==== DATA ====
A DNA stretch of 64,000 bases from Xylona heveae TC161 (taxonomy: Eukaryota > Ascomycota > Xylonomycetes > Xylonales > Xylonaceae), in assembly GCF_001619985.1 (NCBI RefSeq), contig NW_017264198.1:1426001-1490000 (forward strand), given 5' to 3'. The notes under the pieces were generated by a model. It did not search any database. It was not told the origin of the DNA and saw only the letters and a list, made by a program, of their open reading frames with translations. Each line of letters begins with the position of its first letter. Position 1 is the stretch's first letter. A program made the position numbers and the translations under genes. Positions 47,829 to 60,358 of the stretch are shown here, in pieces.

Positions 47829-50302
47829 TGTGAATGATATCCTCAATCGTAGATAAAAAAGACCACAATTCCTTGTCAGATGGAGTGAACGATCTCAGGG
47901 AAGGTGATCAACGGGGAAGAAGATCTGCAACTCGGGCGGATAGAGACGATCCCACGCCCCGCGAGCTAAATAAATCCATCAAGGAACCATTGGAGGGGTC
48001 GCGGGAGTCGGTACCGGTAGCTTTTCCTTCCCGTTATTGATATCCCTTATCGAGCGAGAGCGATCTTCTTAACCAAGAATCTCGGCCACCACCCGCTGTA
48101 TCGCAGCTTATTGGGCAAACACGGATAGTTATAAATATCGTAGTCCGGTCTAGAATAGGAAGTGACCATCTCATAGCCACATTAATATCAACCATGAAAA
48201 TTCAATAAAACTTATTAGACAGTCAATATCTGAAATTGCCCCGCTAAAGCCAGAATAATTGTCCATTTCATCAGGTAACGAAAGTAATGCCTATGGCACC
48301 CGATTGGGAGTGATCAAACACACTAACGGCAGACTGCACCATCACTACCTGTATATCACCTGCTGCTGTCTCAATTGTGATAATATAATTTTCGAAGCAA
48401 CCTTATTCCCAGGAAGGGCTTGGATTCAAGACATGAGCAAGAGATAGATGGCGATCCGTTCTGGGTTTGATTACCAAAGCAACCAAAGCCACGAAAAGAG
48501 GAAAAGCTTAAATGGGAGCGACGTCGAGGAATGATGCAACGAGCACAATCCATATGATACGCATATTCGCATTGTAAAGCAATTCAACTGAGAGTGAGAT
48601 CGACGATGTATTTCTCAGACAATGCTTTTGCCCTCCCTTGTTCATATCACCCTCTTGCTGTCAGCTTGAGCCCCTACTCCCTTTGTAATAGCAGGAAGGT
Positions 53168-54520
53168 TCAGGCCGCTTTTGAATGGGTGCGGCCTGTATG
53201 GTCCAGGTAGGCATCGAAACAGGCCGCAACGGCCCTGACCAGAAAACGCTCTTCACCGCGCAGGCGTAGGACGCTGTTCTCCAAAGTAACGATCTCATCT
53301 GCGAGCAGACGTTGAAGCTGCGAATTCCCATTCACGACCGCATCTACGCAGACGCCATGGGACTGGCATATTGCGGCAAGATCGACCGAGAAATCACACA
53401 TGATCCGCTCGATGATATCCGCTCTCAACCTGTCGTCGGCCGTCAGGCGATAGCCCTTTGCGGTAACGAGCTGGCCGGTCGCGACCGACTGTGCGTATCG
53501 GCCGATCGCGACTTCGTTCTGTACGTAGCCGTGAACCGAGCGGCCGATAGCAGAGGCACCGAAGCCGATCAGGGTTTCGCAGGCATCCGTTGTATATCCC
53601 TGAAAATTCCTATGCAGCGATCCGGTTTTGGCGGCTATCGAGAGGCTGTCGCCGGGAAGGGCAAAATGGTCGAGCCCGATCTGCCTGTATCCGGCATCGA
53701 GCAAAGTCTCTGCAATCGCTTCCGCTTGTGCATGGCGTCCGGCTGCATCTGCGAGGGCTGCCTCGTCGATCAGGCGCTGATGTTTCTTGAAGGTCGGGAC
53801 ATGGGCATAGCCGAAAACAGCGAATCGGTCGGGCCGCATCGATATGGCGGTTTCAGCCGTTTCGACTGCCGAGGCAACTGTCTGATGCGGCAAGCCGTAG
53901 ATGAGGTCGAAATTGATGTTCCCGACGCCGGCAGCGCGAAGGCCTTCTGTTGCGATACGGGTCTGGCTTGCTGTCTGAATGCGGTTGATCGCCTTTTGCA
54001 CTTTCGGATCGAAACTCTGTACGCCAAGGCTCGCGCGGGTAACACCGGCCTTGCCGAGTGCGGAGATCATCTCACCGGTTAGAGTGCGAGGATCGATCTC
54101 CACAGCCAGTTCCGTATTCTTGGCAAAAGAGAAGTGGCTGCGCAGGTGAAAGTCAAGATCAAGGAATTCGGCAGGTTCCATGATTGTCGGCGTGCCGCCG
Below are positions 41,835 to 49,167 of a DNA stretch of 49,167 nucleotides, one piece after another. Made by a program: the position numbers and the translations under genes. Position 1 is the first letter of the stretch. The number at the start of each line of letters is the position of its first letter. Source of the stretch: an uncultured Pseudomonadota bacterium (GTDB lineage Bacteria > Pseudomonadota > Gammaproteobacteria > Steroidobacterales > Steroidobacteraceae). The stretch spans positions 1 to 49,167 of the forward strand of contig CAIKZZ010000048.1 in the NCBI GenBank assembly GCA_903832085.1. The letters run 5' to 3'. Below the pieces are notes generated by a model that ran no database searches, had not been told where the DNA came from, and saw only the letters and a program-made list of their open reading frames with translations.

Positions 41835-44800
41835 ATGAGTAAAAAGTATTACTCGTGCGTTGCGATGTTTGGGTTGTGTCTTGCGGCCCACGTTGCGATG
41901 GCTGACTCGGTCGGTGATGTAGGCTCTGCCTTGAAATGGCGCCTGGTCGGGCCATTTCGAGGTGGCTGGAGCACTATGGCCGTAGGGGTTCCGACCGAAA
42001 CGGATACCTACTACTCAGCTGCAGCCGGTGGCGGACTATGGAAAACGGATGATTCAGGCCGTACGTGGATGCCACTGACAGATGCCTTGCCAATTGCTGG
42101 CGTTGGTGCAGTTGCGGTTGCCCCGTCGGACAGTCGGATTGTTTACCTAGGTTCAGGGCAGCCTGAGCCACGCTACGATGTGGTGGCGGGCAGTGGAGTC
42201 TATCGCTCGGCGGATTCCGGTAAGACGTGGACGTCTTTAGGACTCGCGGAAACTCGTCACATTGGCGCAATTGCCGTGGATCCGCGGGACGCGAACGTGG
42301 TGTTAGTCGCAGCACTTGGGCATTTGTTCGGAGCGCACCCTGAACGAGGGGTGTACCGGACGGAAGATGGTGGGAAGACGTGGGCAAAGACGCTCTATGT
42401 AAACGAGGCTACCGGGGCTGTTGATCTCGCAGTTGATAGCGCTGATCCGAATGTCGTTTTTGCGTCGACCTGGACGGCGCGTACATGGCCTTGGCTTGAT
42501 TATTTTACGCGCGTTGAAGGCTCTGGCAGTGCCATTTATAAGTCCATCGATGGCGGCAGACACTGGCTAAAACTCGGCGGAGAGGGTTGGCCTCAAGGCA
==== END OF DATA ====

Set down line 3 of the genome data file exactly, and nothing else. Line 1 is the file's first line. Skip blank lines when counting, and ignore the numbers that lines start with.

47829 TGTGAATGATATCCTCAATCGTAGATAAAAAAGACCACAATTCCTTGTCAGATGGAGTGAACGATCTCAGGG